Slowly but surely spring vegetables are coming in, and some of those veggies are new to growers and not so new to others.
Two All-America Selections from the National Garden Bureau are new to me. I am not the gardener in my family, but I enjoy the benefits. I do want my daughter to try the 2017 award-winning Candle Fire okra and the 2016 Candyland Red tomatoes.
Candle Fire okra is just like a fire, it is red, as are the Candyland Red tomatoes. This okra variety is brighter red than the reddish burgundy okras currently available, according to Diane Blaze of the National Garden Bureau. The pods are round and not ribbed.
The tomato variety is a “pop-in-your-mouth” dark red, sweet flavored fruit that can be enjoyed through the season.
My daughter and I both like okra and tomatoes, and she loves fried okra; me, not so much. I always ate okra in gumbo, but never would eat it any other way until I married my husband. His mom’s okra and tomatoes were always spicy good. I learned to make okra and tomatoes from her.
For my okra and tomatoes and for gumbo, I always sauté the okra a little to de-slime the vegetable.
Chef Jonathan Bardzik created an okra and tomato dish in which the okra is not slimy at all. His trick? He roasts it.
The National Garden Bureau is a nonprofit organization that offers basic growing instructions to backyard gardeners and those who want to garden that will inspire folks to spend more time outdoors.
I love this time of year. Fresh veggies and fresh fruits. I purchased green tomatoes and Ruby Red Texas grapefruits this week, and I can’t wait to cook them. I enjoy the sweet grapefruit just cut in half for a healthy breakfast, but I also liked them broiled for a dessert.
When I was a child, my grandmother would section the grapefruit half and sprinkle a little sugar on top for a breakfast treat. I loved the grapefruit that way, but grapefruit brulee is a step above.
Fried green tomatoes are another favorite. My daughter, Elyssa, will eat the tomatoes by themselves as an entrée. I thinly slice the tomatoes, roll them in seasoned cornmeal and pop them in a hot skillet. I use Cajun seasoning, salt, pepper and garlic in the cornmeal. I do not like a heavy breading on fried green tomatoes; it takes away from the flavor of the tomatoes.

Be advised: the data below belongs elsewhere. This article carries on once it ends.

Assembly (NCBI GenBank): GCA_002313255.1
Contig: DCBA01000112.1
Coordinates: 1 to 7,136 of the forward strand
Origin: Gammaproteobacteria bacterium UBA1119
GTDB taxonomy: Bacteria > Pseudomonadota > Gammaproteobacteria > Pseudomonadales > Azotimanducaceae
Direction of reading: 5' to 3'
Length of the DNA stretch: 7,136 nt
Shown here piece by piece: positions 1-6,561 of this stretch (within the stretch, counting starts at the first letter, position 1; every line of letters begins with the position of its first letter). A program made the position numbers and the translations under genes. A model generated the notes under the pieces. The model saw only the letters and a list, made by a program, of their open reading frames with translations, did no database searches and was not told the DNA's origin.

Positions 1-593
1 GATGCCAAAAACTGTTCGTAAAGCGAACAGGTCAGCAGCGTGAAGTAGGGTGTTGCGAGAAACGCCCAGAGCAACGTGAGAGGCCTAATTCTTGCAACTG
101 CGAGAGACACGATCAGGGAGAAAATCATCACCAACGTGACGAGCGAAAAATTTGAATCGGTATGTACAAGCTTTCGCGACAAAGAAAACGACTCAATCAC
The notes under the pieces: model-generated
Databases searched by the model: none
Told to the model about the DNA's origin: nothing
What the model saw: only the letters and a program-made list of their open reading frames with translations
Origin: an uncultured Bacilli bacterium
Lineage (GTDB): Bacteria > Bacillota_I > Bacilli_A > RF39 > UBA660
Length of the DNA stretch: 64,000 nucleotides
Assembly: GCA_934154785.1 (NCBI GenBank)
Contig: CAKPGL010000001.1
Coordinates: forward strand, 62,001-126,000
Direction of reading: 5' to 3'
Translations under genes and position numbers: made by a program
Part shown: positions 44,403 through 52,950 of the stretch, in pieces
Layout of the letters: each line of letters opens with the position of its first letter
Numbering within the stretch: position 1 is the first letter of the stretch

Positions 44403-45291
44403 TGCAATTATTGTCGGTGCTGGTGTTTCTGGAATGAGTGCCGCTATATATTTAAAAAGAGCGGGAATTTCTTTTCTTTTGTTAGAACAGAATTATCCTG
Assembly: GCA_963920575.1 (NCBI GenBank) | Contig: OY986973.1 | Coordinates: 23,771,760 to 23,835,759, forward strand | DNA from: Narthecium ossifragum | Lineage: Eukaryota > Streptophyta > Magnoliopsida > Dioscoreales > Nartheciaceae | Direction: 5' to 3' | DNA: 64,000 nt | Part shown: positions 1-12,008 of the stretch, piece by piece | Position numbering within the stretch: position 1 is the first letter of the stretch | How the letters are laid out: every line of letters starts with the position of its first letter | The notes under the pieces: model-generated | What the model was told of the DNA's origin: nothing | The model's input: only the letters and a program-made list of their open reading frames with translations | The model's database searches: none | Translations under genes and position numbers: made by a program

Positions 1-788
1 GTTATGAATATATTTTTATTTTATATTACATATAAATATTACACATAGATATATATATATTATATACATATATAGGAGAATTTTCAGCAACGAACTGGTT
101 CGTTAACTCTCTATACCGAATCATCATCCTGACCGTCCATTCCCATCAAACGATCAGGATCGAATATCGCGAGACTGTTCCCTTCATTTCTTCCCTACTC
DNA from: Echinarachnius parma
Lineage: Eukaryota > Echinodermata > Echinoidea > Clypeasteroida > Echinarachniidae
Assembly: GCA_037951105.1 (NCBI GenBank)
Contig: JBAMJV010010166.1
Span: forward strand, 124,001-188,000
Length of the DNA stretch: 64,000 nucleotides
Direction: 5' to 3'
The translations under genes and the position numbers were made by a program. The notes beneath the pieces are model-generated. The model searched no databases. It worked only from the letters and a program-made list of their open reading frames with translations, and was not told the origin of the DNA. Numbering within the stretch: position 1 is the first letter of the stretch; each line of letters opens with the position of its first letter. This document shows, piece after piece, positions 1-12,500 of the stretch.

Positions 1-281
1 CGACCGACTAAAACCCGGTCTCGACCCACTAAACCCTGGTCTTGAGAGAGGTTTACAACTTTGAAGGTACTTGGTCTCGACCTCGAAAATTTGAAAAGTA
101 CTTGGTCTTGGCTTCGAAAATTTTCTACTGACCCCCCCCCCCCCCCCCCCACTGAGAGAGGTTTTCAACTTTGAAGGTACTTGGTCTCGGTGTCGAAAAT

I do like to make a spicy remoulade sauce to serve on top, along with either shrimp or crabmeat. Now, that is an entrée fit for a king or queen.
Lonnie Bradley asked for readers’ help in finding a Coast store that is selling fruitcakes. Mager Varnado has a suggestion.
“It’s hard to find a good quality fruitcake here, regardless of the time of year, in my experience,” Varnado said. “For many years, I have ordered fruitcakes from the Collin Street Bakery. They are always top quality, and they do mostly a mail-order business worldwide.”
Collin Street Bakery is in Corsicana, Texas, and sells a good pecan fruitcake along with regular fruitcakes. Here is the link to the bakery’s website: www.collinstreet.com. They also offer a variety of spring desserts, which the bakery also ships.
“Good luck if you stay local. Bradley might find one frozen somewhere,” Varnado said.
Andrea Yeager can be reached at firstname.lastname@example.org and Cooks Exchange, 205 DeBuys Road, Gulfport, MS 39507.
Roasted okra and tomatoes
1/2 pound Candle Fire okra pods, harvest at 2-4 inches long
4 tablespoons olive oil
2 tablespoons Garam Masala
1 pint Candyland Red tomatoes
Preheat oven to 425 degrees. Slice Candle Fire okra pods in half lengthwise. Toss with 2 tablespoons olive oil and 1 tablespoon Garam Masala. Season with salt and pepper and spread in a single layer on a baking sheet. Place in oven.
Toss Candyland Red tomatoes with remaining 2 tablespoons olive oil and 1 tablespoon Garam Masala. Season with salt and pepper.
When okra has roasted for 5 minutes, scatter tomatoes on sheet pan and cook for 7-10 minutes longer until okra is crisp. Enjoy!
Note: The final product takes on the crisp texture of potato chips. Change up the spices substituting the Indian Garam Masala blend with garlic powder or chili powder. Servings: 6.
Recipe by Chef Jonathan Bardzik, National Garden Bureau
Broiled grapefruit brulee
2 grapefruits halved crosswise
4 tablespoons raw sugar
Trim 1/4 to 1/2 inch of peel from bottom of each grapefruit half to stabilize the fruit and prevent it from rocking back and forth. Place grapefruit, cut side down on paper towels to dry for 5 minutes. Remove all seeds from grapefruit halves. Loosen the segments with a paring knife. Invert grapefruit and sprinkle 1 tablespoon sugar evenly over exposed flesh of each grapefruit half.
Using a kitchen torch, heat sugar until melted and beginning to turn dark amber.
If you don’t have a torch, simply preheat broiler. Transfer grapefruit, cut side up, to a rimmed baking sheet lined with foil. Broil grapefruit, watching closely to prevent burning, until the sugar is melted and beginning to turn dark amber, about 8 minutes. Let grapefruit cool before serving.
Can serve with a fan of fresh strawberry on top with a dollop of whipped cream or Cool Whip.
From www.epicurious.com and Alton Brown of Food Network